Should You Move Your Money to a Small Bank?

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There is a movement afoot that encourages people to move their money from the big six banks into smaller community banks. I fully understand the emotion behind this desire to punish the banks for business as usual, but I’m not 100% convinced that it’s the best idea, or that it will make a big difference.

The Idea Behind Move Your Money

The idea behind move your money is that the big banks don’t care about the people. They don’t lend to small businesses. They don’t care about the community. Smaller, community banks are supposed to be more responsible and personal because you know the bankers personally. The organizers believe that a mass movement to smaller banks will force the big banks to be more responsible.

Advantages of Moving Your Money

Moving your money to a small bank certainly does have a few advantages:

Taking control.

The biggest advantage to moving your money is the simple psychological boost you’ll receive from sticking it to a big bank. You’ll feel like you’re taking some sort of control over the situation.

Supporting the local community. 

If you find a nearby bank, you may in fact find that the bank is a part of the community, that it supports local organizations and lends to small businesses in your community.

More personalized service. 

If you have choose a bank with just a few branches, you may indeed receive more personalized service when you have a problem.

Disadvantages of Moving Your Money

There are also a few disadvantages of moving your money that you should seriously consider:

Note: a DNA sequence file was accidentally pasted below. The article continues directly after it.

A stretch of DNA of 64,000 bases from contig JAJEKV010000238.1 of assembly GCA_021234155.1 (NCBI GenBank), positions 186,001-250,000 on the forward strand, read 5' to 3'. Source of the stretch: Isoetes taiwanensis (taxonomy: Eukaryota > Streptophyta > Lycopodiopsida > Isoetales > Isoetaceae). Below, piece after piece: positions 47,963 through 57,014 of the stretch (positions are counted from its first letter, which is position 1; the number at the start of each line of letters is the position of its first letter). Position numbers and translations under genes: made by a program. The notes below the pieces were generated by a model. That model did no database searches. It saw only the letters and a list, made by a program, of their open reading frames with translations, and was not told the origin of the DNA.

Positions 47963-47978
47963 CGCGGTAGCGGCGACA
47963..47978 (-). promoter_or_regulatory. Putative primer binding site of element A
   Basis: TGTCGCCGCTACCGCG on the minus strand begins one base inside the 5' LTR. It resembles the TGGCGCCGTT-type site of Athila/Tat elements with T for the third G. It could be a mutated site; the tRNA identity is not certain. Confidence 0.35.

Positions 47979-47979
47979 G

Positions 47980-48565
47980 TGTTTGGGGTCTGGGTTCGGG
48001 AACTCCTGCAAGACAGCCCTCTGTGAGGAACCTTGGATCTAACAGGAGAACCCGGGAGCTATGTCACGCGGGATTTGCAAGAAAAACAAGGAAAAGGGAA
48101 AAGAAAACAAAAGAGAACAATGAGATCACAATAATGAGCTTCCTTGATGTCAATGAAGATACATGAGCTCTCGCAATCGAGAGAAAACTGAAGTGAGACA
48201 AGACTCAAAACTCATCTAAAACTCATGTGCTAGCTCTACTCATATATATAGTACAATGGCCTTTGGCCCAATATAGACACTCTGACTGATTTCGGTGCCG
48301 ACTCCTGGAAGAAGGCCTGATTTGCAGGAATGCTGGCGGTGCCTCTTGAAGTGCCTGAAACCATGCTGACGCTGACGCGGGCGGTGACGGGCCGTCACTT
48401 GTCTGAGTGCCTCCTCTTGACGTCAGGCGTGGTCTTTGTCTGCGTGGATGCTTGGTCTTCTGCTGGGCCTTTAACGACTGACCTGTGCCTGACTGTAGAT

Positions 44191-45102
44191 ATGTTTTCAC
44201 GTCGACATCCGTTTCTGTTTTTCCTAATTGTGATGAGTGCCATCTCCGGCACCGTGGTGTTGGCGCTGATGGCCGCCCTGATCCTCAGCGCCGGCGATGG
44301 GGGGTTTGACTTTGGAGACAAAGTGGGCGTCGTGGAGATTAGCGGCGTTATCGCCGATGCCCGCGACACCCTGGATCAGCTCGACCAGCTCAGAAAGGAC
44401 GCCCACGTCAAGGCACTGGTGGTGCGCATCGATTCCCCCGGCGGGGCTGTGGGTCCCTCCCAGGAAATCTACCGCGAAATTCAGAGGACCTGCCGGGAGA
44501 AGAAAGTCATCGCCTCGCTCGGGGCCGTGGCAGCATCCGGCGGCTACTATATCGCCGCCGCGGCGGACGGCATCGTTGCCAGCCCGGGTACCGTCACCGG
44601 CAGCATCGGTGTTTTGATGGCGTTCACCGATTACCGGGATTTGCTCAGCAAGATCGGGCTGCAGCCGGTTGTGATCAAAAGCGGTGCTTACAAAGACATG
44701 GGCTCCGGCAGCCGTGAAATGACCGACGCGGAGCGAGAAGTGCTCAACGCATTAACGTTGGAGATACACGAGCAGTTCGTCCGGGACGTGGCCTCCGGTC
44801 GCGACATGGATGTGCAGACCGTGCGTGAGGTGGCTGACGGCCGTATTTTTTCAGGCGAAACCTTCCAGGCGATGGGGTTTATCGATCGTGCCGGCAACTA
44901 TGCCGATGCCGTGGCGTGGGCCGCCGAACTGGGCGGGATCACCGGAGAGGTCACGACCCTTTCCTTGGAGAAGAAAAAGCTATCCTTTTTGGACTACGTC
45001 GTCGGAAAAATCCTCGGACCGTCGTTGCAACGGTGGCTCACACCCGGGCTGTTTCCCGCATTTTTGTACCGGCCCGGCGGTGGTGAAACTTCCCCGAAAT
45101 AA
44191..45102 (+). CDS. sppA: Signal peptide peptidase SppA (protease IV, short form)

Lack of convenience.

How many ATMs does the local bank have? Do they have ATMs where you work or live? Can you get money out without a fee? If you’re going to have to use a big bank’s ATM to get money from your small bank’s account when you travel a small distance from home, how big a blow are you striking?

Small banks took similar risks.

While it’s true that the big banks were bailed out for excessive leverage, smaller banks are failing in much higher numbers because they also over-leveraged and made risky loans. Big or small, a bank is still a for-profit business and small banks eventually do everything the big guys do.

Switching banks won’t make a huge difference.

Even if you use a small bank for your personal banking, tons of people flocking to small banks just makes the banks targets for takeovers. The big banks also have their fingers in a lot of pies. Sure, you can move your checking account or savings account, but do you still have big bank credit cards? Is your mortgage serviced by a big bank? Does your employer process your payroll through a big bank?

Higher risk of bank failure. 

Most of the bank failures have been community banks. And although the money is FDIC-insured, you may see a slight delay in accessing some of your money if the bank is seized. Before placing your money in a small bank, verify its ratings at Bankrate.com. If your bank isn’t safe or you have more than $100,000 in it, you should switch some of your money.

Can You Find a Small Bank?

If you live in a small town and do most of your transactions in that community, then you may be able to find a community bank where you can do business. If you live in a medium to large-sized city, you may not be able to find a community bank. The community banks in Los Angeles were among the first to fail in the mortgage crisis. The Move Your Money site currently lists one bank in Los Angeles as being a community bank. It’s not a personal bank – it’s a business bank and has offices in many cities in three different states.

The decision about where to bank is a personal one. Only you can decide if switching to a smaller bank is right for you and your financial habits. If you live in a big city, it may not even be possible to switch to a small bank, but you could consider a credit union.

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